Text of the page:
Papers have been developed on the structure of work in Barbados in the private and public sectors, and on pensions.
This disclosure came from Prime Minister Mia Amor Mottley, who said two sub-committees of the Social Partnership had been mandated to develop the papers.
According to her, the preliminary papers had been submitted to the Social Partnership and they were currently being strengthened in certain areas.
Ms. Mottley made the comments on Wednesday afternoon, as she addressed the Barbados Workers’ Union’s May Day Celebrations, the first time as Prime Minister, on the grounds of Solidarity House.
The Prime Minister told her audience: “Unless we get this issue of pensions right, we stand to not only affect workers, but affect the capacity of the state to sustain what its obligations are to your young children as they become older, and we don’t intend for them to be put at risk in this country.
“So, over the course of the next 12 months, my government will work with the social partners to settle on the appropriate…legislation to deal with the structure of work. Some of you should not have to say that you want a sick day or a vacation day to do something that is family driven. You should be able to have lieu days and…up to five lieu days in this country because as human beings, we all have obligations to ourselves and our family that go beyond sickness.”
During her wide-ranging speech, Ms. Mottley said the ability to speak honestly, truthfully but respectfully must always be the hallmark of the Social Partnership. She underscored the importance of working together and stressed that government would never resile from such collaboration.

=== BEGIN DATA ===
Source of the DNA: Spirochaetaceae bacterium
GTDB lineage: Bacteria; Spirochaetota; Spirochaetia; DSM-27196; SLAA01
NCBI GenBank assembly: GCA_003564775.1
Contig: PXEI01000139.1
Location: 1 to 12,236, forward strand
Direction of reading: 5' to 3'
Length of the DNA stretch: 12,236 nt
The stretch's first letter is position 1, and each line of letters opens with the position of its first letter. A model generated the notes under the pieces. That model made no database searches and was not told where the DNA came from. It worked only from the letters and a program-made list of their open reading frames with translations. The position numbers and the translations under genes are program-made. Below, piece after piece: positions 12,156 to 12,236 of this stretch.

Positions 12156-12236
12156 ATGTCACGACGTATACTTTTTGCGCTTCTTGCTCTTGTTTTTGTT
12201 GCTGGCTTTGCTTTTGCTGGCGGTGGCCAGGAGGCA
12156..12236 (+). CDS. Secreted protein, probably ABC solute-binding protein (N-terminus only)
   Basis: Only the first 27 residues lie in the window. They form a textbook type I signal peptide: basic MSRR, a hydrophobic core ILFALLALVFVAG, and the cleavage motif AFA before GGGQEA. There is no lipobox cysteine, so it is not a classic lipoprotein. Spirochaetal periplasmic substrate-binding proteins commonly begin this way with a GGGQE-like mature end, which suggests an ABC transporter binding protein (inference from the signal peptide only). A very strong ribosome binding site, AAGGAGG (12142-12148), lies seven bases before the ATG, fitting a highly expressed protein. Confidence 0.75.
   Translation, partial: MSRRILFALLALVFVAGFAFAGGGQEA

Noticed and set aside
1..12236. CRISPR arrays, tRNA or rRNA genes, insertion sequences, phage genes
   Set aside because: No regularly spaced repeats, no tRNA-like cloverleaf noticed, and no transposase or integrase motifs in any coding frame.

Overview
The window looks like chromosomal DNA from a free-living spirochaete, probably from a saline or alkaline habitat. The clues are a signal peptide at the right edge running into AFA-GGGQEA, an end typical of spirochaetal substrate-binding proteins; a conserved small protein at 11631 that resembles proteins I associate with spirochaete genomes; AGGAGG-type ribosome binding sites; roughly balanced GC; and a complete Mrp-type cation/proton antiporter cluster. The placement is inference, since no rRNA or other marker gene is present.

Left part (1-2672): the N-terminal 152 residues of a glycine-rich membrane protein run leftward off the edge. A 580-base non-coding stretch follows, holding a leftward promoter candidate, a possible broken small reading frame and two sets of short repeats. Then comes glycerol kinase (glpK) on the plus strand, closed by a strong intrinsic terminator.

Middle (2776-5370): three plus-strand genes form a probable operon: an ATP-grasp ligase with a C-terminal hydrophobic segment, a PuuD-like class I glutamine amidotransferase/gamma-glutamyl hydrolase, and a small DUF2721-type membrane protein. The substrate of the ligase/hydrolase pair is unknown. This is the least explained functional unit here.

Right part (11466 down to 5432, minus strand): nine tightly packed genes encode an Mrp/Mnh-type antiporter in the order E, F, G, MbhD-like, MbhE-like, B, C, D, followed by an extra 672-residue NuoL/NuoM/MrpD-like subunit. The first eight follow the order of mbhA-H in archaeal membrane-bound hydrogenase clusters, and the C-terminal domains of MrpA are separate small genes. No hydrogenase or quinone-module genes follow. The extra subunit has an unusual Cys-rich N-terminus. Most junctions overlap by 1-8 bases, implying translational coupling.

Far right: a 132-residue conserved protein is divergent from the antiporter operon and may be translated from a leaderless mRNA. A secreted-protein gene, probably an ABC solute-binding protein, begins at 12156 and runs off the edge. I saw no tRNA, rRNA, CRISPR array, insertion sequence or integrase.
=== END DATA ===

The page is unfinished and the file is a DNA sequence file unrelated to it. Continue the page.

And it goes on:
“Every major decision, whether it is in the context of national security, the growth and development opportunities…whether in the context of the difficult moments and decisions, like when we had to continue to work out how we are going to continue to balance the adjustment…has been a joint decision….
“I have come here…to defend the social partners because it seems for some, patriotism is now to be abused,” she told the gathering.
The Prime Minister stressed that the Barbados Economic Recovery and Transformation (BERT) Programme was not an IMF programme, but it was best suited for the people of Barbados.
Stating that all the workers could not be absolved from pain because the debt to which the country had sunk was very deep, she stressed that government sought to minimize the discomfort so they could recover quickly.
“We determined that this adjustment this time had to be borne, not just by the workers, but by others who were as much a part of the crisis being created as anybody else,” she insisted.
Ms. Mottley also stressed the importance of government’s retraining and empowering, retooling and enfranchising programme.